Mayon v. Cain et al
ORDER AND REASONS: IT IS ORDERED that the objections are OVERRULED; IT IS FURTHER ORDERED that the 21 Report is ADOPTED; and IT IS FURTHER ORDERED that Petitioner's claims are dismissed with prejudice. Signed by Judge Ivan L.R. Lemelle on 4/12/2017.(mmv)
UNITED STATES DISTRICT COURT
EASTERN DISTRICT OF LOUISIANA
SECTION “B” (3)
ORDER AND REASONS
Before the Court is a Report and Recommendation (“the Report”)
issued by Magistrate Judge Daniel E. Knowles, III, dismissing the
Petitioner’s application for habeas relief with prejudice. (Rec.
Doc. 21 at 20). In response to the Report, Petitioner timely
filed objections and requested rejection of the Report. (Rec.
For the reasons outlined below,
IT IS ORDERED that the objections are OVERRULED;
IT IS FURTHER ORDERED that the Report is ADOPTED; and
IT IS FURTHER ORDERED that Petitioner’s claims are dismissed
Petitioner Kevin Mayon pled guilty to two counts of aggravated
burglary, one count of attempted aggravated burglary, and one count
of attempted burglary. (Rec. Doc. 21 at 1). He was granted an outof-time appeal to the Louisiana Fifth Circuit Court of Appeals,
and the court affirmed his conviction and sentence. (Id. at 2).
After this affirmation, Petitioner did not seek further direct
review of his conviction. (Id.). He filed an application for post-
application was denied on January 23, 2014. (Id.). His subsequent
applications for post-conviction relief were denied by both the
Louisiana Fifth Circuit Court of Appeals and the Louisiana Supreme
Petitioner filed the instant application for a writ of habeas
corpus under Title 28 United States Code section 2254 asserting
4). He claimed
counsel’s pressure on him to plead guilty. Magistrate Judge Knowles
found that Petitioner stated under oath that he was not offering
his guilty plea under duress and, thus, has the burden to overcome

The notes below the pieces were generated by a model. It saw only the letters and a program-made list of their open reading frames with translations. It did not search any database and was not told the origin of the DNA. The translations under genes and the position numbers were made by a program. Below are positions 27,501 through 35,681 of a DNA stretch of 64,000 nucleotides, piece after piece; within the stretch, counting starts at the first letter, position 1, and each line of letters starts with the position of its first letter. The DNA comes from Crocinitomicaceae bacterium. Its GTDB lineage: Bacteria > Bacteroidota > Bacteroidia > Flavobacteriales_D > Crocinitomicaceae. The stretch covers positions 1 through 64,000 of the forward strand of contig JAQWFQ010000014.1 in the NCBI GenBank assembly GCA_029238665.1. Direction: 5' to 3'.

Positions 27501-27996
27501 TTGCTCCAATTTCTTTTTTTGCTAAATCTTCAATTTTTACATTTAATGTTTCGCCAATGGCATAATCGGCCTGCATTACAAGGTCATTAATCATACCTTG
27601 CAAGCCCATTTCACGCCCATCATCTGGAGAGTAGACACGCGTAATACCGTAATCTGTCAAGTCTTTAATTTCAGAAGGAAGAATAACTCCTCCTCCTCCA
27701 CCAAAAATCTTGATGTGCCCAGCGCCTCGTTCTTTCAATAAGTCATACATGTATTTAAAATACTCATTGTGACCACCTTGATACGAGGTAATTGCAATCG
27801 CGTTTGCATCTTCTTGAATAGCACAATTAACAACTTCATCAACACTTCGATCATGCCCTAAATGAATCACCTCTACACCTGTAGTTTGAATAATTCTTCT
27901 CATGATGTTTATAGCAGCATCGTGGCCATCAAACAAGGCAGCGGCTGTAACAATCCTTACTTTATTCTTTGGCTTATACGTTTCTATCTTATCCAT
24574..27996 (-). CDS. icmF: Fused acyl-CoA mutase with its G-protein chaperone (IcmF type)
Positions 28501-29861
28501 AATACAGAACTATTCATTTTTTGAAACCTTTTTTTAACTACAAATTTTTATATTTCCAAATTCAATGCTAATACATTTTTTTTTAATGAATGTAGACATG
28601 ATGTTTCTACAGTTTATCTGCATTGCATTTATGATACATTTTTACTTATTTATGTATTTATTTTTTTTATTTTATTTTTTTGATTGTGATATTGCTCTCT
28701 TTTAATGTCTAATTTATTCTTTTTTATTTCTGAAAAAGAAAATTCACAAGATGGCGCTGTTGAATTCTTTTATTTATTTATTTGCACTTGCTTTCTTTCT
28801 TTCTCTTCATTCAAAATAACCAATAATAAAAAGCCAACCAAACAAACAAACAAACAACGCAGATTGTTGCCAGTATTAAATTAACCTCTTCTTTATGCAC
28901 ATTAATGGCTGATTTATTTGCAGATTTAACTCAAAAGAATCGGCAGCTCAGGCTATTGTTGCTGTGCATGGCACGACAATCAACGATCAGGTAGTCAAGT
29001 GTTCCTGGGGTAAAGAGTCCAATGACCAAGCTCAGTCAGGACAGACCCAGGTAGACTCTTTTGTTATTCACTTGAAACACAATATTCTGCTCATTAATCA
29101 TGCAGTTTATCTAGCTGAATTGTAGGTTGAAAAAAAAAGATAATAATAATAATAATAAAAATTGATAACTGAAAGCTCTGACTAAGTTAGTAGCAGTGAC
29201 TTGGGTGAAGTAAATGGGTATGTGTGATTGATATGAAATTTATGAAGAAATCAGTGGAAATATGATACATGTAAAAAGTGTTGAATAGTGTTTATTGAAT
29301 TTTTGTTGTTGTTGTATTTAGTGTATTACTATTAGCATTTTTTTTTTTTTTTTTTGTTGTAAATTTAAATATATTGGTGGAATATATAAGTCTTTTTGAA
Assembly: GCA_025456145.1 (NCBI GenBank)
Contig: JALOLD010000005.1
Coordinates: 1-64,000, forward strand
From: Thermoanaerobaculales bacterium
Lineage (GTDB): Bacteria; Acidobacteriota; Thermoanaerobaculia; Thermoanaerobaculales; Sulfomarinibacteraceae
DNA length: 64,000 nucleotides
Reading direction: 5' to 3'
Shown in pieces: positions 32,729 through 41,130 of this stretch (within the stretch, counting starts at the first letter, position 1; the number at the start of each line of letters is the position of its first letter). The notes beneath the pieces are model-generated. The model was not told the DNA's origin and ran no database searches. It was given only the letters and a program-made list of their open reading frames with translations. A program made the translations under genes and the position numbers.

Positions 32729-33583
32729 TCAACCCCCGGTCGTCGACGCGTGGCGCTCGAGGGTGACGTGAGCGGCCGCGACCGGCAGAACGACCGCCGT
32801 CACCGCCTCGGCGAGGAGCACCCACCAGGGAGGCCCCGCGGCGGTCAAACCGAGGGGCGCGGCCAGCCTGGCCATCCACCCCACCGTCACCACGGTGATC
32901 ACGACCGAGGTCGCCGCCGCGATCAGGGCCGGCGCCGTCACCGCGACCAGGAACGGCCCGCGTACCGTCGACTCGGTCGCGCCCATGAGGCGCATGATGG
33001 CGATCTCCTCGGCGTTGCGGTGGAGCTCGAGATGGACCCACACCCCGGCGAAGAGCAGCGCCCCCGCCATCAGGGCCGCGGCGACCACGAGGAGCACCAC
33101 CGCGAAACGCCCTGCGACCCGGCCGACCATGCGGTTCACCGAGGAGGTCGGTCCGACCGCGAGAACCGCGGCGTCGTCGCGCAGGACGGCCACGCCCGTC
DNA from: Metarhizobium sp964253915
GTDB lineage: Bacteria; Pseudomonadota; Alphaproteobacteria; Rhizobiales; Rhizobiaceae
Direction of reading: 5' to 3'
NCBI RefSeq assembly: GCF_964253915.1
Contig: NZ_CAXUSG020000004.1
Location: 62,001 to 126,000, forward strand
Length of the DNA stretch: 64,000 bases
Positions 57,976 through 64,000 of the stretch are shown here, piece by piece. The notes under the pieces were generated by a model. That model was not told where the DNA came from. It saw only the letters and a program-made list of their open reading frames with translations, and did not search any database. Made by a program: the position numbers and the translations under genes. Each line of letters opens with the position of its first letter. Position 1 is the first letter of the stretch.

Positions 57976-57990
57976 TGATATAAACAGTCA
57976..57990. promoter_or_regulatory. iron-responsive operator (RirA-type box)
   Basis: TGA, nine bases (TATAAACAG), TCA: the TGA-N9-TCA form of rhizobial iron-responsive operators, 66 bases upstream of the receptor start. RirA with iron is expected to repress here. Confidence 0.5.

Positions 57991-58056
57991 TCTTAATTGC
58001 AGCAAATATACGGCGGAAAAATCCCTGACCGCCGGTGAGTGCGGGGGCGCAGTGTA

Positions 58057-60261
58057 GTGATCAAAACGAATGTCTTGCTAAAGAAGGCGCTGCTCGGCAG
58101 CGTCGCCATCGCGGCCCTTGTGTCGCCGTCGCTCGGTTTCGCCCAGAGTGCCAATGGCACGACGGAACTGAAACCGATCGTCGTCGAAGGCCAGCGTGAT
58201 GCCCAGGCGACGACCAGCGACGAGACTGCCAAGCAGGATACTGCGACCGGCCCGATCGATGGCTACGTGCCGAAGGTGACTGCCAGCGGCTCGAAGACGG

a presumption that this statement was true.
The Magistrate Judge found Petitioner failed to present any
by counsel to
overcome the presumption and, further, the trial judge exercised
due caution to ensure that Petitioner’s plea was voluntary. In
involved in an unreasonable application of, clearly established
federal law, as determined by the Supreme Court of the United
In his Objections to the Report, Petitioner asserts that his
counsel failed to object or request a continuance because, as
Petitioner alleges, the trial court did not ensure that he was not
intimidated into entering his guilty plea. He contends that, as
evident from the face of the record, counsel’s performance fell
below the standard set by Strickland v. Washington, 466 U.S. 688
(1984), and State v. Washington, 491 So.2d 1337 (La. 1986), and,
as such, violated Petitioner’s Sixth Amendment right.
When the trial judge asked Petitioner whether he was “forced,
threatened, or coerced into entering these pleas of guilty,”
Petitioner answered that he has “been intimidated.” He asserts
that this exchange demonstrates an actual conflict between himself
and his trial counsel, despite later offering a guilty plea.
1. Trial counsel’s failure to object or request a continuance
for Petitioner to consider his guilty plea did not amount to
insufficient assistance of counsel.
A guilty plea must have an affirmative showing on the record
that the plea was offered voluntarily and understandingly. Boykin
v. Alabama, 395 U.S. 238, 242-44 (1969). The trial judge must